LeoGlossary: Coupon (Bond)

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A bond’s coupon sets the amount of interest the bondholder will receive while holding the bond. Although interest on municipal bonds is typically paid twice a year, the coupon is usually expressed as an annual percentage of the principal amount.

For example, a $5,000 bond with a 4 percent coupon will pay $200 in interest each year, or $100 every six months.

For fixed rate bonds, the coupon is set in the bond contract when the bond is issued. It is legally binding and does not change over the term of the bond. As such, it is not affected by subsequent changes in market interest rates – the $5,000 bond with a 4 percent coupon will continue to pay $200 in interest each year, even if interest rates decrease to 3 percent or increase to 5 percent.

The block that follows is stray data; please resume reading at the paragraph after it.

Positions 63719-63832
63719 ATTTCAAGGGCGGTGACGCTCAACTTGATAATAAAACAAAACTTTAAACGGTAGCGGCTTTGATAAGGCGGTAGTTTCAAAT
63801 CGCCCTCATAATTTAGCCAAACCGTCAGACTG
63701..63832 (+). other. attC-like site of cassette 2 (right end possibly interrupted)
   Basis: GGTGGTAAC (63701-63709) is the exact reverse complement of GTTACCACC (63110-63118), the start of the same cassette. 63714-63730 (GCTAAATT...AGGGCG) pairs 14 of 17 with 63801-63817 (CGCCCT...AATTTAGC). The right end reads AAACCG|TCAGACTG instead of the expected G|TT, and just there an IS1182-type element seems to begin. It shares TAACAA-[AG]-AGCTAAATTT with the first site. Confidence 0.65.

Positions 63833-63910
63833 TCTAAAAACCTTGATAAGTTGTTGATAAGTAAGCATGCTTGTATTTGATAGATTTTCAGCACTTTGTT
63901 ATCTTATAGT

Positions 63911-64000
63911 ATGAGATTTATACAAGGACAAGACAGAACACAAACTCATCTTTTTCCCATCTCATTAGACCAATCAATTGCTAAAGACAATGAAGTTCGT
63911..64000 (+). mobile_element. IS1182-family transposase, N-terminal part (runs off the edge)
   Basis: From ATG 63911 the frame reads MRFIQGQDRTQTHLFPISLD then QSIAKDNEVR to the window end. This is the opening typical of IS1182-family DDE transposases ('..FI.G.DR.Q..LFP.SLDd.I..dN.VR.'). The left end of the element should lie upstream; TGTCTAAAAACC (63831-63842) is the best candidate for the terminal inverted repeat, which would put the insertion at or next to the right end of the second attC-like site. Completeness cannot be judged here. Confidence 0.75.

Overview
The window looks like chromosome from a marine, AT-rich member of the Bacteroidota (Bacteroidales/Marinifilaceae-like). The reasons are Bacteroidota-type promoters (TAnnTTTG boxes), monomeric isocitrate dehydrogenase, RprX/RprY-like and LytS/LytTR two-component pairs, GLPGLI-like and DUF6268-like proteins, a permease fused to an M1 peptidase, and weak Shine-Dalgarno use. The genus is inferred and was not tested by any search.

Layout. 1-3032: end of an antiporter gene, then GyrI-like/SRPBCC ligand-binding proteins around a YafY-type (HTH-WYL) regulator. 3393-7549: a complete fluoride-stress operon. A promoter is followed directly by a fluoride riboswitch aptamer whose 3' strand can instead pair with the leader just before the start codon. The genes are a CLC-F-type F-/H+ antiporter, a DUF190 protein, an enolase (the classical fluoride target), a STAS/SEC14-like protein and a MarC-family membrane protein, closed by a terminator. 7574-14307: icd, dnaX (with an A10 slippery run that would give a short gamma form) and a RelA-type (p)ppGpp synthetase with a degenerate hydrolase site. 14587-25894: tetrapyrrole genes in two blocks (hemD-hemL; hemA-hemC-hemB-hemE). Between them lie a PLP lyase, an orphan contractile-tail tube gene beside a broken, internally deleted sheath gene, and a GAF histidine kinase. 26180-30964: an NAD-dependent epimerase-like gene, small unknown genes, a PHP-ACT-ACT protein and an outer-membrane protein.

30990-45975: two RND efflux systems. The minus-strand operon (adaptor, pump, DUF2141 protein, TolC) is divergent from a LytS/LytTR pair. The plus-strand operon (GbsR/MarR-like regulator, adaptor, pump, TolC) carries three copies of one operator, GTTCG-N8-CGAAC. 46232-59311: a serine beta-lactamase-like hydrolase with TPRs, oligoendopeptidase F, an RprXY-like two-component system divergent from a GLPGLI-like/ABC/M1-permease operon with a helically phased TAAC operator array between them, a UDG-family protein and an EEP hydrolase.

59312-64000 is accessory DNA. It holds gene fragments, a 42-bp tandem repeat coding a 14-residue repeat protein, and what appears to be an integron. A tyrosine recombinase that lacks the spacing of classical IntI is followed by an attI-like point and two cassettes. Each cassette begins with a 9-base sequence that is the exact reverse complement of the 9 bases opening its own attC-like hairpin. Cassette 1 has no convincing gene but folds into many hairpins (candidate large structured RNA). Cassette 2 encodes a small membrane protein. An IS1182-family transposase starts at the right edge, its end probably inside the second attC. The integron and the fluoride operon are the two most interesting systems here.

A variable interest rate, by contrast, may periodically change or “reset” as it tracks with a specific index such as the London Interbank Offered Rate, or LIBOR.


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